People still come to Jesus with all sorts of ideas of what God is like and how God should behave. They still find that if they accept Jesus as what the Gospel claims he is those images need to be remade radically.
Returning to the action in today’s gospel, we see the two disciples of the Baptist, one identified as Andrew, Simon Peter’s brother, leaving John to follow the on whom he has borne witness to. Jesus turns and sees them and asks them, “What are you looking for?” They reply, “Rabbi, ….where are you staying?” In English, it sounds a rather odd question. Why ask about Jesus’s lodgings? But there is much more packed into this simple question. The word used for staying is one which will be writ large in John’s Gospel to speak of Jesus in his mutual abiding and indwelling with the Father in the perfect communion of love, and of his abiding with the disciples and they in him.
What begins here with Andrew and his companion is the gathering of people into that community, that relationship, into that fellowship and communion which is the Church and the kingdom of God.
Jesus responds with an invitation: “Come and see.” They do just that, and although we are told nothing more than that they spent the rest of the day with him, it clearly has a transforming impact on them. So the next day, Andrew goes off to tell his brother all about it: “We have found the Messiah.”
In his excitement he gets rather carried away. In reality, it is the Messiah who has found them. Jesus has come into their lives just as he has come into the world. The initiative is with God.
If we read this this passage alongside the calling of the disciples in the other gospels, we see a significant difference of emphasis. In the others, Jesus calls people directly; fishermen from their nets, a tax collector from his tollbooth. In John, they are almost always pointed or brought to him by others: here, John the Baptist or Andrew.
Perhaps this reflects the experience of the church in which John’s Gospel was written. It certainly represents the experience of most Christians since: we are brought to Jesus by others; by parents and family, by friends. Simon is brought along by Andrew’s excitement at what he has discovered and his eagerness to share it.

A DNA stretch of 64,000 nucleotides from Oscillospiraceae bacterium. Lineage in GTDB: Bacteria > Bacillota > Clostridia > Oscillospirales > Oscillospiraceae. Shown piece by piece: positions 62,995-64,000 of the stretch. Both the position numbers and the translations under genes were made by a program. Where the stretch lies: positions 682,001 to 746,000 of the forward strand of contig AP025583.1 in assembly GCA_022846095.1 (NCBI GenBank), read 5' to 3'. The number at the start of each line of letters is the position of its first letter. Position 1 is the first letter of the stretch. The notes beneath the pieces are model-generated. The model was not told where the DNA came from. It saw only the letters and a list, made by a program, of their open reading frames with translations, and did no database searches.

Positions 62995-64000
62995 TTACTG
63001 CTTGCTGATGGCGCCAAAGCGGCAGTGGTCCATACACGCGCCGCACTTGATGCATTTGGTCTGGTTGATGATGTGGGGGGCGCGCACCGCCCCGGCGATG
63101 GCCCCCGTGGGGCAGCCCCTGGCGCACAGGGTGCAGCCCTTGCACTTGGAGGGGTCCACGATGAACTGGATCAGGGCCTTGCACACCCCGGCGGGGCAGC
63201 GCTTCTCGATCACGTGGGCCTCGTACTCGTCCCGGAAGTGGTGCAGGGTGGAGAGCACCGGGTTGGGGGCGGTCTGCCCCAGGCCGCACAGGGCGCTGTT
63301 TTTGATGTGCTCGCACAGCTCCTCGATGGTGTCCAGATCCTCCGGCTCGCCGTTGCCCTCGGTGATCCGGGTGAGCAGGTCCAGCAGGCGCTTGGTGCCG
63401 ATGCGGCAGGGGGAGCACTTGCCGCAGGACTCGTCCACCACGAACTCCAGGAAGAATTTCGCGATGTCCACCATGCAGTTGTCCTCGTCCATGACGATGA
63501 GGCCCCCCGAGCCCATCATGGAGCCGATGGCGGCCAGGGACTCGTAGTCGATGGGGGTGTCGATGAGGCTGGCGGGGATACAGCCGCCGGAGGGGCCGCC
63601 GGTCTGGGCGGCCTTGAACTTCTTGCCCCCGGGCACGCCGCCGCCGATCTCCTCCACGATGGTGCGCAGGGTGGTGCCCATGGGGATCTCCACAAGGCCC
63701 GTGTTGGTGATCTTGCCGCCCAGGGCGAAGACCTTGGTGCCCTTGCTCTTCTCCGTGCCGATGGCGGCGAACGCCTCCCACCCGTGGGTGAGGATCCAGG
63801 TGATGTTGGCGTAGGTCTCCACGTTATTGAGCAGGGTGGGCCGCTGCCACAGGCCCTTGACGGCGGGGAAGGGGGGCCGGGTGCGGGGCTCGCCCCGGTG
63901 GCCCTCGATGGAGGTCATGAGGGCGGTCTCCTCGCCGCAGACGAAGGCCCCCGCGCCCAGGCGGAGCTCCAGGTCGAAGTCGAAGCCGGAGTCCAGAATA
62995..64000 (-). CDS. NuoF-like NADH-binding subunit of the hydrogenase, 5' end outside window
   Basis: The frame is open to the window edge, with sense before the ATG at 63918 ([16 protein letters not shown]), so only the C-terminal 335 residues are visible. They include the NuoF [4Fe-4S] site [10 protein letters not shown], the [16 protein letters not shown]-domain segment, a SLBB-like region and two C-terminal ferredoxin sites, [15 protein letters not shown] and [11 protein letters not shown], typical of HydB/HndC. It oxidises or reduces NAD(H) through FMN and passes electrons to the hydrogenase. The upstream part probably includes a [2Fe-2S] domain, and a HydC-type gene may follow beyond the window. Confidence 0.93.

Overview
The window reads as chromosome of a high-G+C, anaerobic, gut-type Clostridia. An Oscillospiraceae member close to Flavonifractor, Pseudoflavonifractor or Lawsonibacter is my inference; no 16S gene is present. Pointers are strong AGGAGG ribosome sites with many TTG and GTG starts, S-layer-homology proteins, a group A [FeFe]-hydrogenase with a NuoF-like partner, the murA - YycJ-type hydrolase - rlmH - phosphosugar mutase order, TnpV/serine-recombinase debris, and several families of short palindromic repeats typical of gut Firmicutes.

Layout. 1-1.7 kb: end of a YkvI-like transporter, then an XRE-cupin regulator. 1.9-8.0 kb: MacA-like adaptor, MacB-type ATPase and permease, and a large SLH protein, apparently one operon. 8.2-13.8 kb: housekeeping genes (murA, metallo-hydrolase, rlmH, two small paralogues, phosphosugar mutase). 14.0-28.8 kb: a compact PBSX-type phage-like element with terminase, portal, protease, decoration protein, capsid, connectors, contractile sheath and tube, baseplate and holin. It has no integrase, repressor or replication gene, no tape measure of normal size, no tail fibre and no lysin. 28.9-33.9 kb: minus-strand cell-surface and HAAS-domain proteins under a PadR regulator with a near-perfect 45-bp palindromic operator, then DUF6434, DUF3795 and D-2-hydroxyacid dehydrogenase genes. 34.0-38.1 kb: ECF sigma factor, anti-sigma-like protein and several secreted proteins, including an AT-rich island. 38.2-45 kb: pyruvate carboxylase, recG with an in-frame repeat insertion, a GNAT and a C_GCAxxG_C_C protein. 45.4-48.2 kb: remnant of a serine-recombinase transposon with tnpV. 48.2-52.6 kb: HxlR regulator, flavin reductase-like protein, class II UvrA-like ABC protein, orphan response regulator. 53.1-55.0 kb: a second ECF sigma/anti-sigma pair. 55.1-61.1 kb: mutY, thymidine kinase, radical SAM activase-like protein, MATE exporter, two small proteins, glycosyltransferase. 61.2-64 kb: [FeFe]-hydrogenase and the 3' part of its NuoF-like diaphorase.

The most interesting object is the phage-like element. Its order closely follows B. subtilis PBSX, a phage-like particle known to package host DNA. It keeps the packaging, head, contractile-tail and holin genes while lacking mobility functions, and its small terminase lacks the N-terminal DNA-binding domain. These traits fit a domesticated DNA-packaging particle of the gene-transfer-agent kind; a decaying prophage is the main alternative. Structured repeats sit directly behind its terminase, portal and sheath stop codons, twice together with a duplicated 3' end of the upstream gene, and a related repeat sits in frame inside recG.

Studies of how people become Christians today confirm that this is the most significant way in which people are brought into the life of the Church. It is through friendship rather than through great evangelistic campaigns.
People still ask where truth and meaning are to be found. They ask this of people who believe. They ask it of us. Our response should be, “Come and see.” In fact, it has to be, Come and see where Jesus us staying, because that is where we have found the answers to those questions in our own lives.
We have to say to those who ask these questions, “Come to see,” come and see where Jesus lives, where he is present in those particular ways he has promised, in the life and fellowship of the Church, in his word and sacrament in mutual care and companionship, in worship and prayer,
That of course says something very challenging to us about the nature of our companionship, our community. Is it one which has a transforming effect on us, as the presence of Jesus had on Andrew and his friend? Does it give us a new identity, a new role, as it gave Peter? Will people see in us, not just a group of people who love traditional ways of worship and beautiful music, but a place and a community where Jesus dwells, where people can come and see and be changed? Is this a group of people who see that they have been called to be “a light to the nations?”
Well, I’m sure they do, but that simply reinforces the importance of our own continuing to “come and see;” our ever-deepening indwelling and transforming communion with “the Lamb of God who takes away the sin of the world.”
When we lament, with the prophet, as we sometimes do, that we have laboured in vain; that we are not up to the task God has given us – not clever or confident or knowledgeable enough – then we need to listen seriously to Paul’s opening words to the Corinthians. Before he addresses their failings, which were many – at least as bad as ours – he reminds them that God has provided them with all that they need for their calling:
“I give thanks to my God always for you because of the grace of God that has been given you in Christ Jesus, for in every way you have been enriched by him… you are not lacking in any spiritual gift…God is faithful.”
What Paul says to them, he says to us who have also been baptised by Christ in the Spirit. We are not lacking in any spiritual gift either, but we must cultivate and use those gifts, not hide our light under a bushel.